The Microlink 3000 system comprises a frame of modules each dedicated to a specific task: voltage input, counting, output control, etc. The 380x Series provide extra capabilities for some of the modules.
|Number of channels:||4||8||1||8||1||2||1|
|Count to Voltage|
|Frequency to Voltage|
pH electrodes have a very high input impedance and so you cannot connect them directly to the Microlink 3050 analogue input module. Instead connect them to the BNC sockets on the Microlink 3800, which are input protected. The 4 amplifiers on the 3800 convert the pH signals to a level acceptable by the Microlink 3050 analogue input module, so you can simply connect the 3800 to the 3050 by a ribbon cable. You can thus take pH measurements alongside, for example, temperature measurements.
As pH readings change relatively slowly we recommend the 3044 or 3045 analogue-to-digital converters. These are integrating converters with sample rates of up to 12.5 or 40 samples per second.
As well as the 4 pH inputs the 3800 has screw terminals for the other channels of the 3050.
The 3801 module uses opto-isolators to drive the 8 counters of the 3020 or 3021 modules. This means that the gate (or enable) inputs of the 302x need not be used. the opto-isolator inputs are on a row of 16 terminals. A selection of resistor values are available so the 3801 can cope with a variety of input voltages. The maximum count rate with the 3801 is 5 MHz. A ribbon cable connects the 3801 to the 3020 or 3021.
The 3802 uses the 3071 buffer module to store its ocunt prior to transfer to the computer. This allows the count to be included in a high speed scan. Exactly when the ocunt is stored in the buffer can be determined either by the 3070 high speed scanning module or by an external signal.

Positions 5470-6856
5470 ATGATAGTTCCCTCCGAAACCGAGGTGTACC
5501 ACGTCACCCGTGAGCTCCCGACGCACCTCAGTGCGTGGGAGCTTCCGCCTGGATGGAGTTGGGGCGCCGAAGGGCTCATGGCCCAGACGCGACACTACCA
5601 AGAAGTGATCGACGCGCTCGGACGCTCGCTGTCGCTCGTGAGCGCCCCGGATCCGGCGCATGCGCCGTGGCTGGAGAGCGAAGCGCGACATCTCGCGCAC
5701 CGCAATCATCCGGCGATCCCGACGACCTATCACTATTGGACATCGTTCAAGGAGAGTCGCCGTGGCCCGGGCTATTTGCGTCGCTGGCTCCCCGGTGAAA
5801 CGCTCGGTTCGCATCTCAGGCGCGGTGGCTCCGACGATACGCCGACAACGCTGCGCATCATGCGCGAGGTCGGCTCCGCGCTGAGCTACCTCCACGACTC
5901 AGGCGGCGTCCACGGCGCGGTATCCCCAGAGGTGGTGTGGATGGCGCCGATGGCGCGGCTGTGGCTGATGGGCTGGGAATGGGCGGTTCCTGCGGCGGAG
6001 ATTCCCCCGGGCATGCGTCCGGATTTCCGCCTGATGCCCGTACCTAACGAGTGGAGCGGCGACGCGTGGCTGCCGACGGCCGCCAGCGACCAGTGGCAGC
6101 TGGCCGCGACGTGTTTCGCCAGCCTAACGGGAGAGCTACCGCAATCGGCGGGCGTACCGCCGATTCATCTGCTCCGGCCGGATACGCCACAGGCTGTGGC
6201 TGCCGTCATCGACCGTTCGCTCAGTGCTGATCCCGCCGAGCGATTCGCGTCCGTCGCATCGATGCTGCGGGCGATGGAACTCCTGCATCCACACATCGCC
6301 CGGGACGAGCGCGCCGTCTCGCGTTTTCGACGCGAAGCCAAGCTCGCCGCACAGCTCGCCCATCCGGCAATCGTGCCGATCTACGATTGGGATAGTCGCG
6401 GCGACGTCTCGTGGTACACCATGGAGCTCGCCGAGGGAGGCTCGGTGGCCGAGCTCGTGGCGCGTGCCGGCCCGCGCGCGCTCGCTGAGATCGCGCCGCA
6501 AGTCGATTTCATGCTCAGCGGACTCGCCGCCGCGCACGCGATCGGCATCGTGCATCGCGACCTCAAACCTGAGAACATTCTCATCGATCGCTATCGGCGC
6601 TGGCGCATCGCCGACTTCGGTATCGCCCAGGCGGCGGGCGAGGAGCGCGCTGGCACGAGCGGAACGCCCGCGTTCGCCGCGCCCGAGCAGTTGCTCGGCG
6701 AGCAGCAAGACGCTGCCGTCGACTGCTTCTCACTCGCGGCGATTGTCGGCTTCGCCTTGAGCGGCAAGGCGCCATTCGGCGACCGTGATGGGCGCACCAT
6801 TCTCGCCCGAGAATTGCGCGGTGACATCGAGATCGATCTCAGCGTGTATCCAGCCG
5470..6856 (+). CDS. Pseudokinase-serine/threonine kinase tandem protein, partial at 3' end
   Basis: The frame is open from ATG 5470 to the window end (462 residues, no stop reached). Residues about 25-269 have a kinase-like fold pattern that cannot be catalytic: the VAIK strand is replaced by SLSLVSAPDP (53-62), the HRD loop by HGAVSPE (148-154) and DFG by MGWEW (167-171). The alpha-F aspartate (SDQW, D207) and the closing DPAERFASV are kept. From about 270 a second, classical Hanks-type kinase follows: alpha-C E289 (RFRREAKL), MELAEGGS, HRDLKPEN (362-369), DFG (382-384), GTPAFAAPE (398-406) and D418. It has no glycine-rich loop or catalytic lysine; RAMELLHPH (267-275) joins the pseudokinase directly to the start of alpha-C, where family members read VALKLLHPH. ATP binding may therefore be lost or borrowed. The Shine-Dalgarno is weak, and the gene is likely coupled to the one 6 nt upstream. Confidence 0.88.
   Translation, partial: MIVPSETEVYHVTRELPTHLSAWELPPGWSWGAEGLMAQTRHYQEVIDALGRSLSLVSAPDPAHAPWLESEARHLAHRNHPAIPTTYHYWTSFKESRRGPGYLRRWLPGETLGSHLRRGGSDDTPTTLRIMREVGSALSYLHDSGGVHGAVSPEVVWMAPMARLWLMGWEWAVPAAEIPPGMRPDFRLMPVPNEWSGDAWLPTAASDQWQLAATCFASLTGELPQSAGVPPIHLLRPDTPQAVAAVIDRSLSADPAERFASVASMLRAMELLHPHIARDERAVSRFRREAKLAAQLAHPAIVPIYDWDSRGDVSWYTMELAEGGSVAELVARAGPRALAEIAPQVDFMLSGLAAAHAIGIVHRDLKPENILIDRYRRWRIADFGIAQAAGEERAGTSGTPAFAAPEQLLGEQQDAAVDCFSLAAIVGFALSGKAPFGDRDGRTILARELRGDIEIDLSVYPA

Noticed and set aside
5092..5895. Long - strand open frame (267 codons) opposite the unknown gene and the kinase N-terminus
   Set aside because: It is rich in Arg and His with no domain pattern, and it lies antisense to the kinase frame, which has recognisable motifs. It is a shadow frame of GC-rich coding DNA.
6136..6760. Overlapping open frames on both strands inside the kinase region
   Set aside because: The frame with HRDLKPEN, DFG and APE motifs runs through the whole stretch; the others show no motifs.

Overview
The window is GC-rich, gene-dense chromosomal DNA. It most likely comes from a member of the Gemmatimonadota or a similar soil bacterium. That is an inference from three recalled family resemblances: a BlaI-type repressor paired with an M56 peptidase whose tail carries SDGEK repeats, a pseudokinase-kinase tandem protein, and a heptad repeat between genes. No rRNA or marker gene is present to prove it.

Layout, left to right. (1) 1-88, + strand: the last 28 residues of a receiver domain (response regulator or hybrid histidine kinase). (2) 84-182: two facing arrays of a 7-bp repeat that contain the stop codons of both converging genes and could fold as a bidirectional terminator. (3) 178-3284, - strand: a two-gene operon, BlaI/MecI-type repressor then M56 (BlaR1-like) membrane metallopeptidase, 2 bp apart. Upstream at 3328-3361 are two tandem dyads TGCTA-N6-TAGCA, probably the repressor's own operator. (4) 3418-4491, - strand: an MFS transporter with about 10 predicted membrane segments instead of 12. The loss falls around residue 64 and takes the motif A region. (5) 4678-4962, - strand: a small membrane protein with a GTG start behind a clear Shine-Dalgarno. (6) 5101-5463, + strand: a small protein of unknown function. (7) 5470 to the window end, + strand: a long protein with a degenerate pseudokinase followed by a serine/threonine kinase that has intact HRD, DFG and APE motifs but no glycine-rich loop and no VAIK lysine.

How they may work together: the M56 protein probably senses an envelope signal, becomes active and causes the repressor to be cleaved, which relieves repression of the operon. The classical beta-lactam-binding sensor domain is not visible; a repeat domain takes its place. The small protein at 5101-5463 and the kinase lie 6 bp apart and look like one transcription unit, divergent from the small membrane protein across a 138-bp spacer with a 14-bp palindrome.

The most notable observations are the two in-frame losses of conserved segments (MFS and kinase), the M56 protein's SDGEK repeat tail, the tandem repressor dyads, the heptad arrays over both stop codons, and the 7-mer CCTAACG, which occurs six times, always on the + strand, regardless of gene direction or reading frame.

The 3802 can be used in several wasy. It can be used simply as a totalise counter which is set to 0 at the start of a high speed collection and read once per scan. It can track a rotary encoder, reading it at high speed. It can ocunt the number of pulses occurring per unit time, as in atomic particle counting. this would involve latching and resetting the counter at each high speed scan. It can also measure the period of time between pulses using its 1 MHz clock input.
With the 3803 module the first 8 channels of the 3050 analogue input module can be isolated. The 3803 is connected to the 3050 by a ribbon cable. The isolation inputs consist of a row of 16 screw terminals. Each 2 wire input has an impedance of 120 kOhm and a gain of 1. The first stage gain can be altered to accommodate smaller or larger signals than 10 V, in fact signals of 100 V or more can be handled. When dealing with smaller signasl the 3803 gain should be changed rather than the 3050, as altering the 3050 gain would just amplify the noise.
The 3804 is an up/down counter which converts its count to a voltage output suitable for a 3050. It consists of a 12-bit counter plus a 12-bit digital-to-analogue converter. In addition it has a low pas filter to produce smoothed voltages from data which itself might be quite noisy. The maximum count rate is 10 MHZ.
As the 3050 which receives the cout could be included in a high speed scan, the 3804 has similar applications to a 3802.
The 3805 module is used, for example, if you want to transfer frequency data to Windmill Streamer - a high speed data collection program running under Microsoft Windows. The 3805 has an opt-isolator input for the frequency which allows different voltage levels to be handled. It has 2 channels that will be tailored to your required frequency range. All connections are via a single D type connector.
The 3806 module incorporates an LVDT signal conditioner to provide excitation and conditioning required for an AC LVTD (linear variable displacement transducer).
You can control the Microlink 3000 with Windmill, SCAN1000 or Excel software. The serial Microlinks (those that communicate over RS232 or RS485) can be OPC-enabled. With the addition of their OPC-server software you can use them with any OPC client software such as Hexatec's Saturn SCADA software and National Instruments' LabVIEW. Another option is to program the Microlink yourself: ask for our programming manuals and example programs.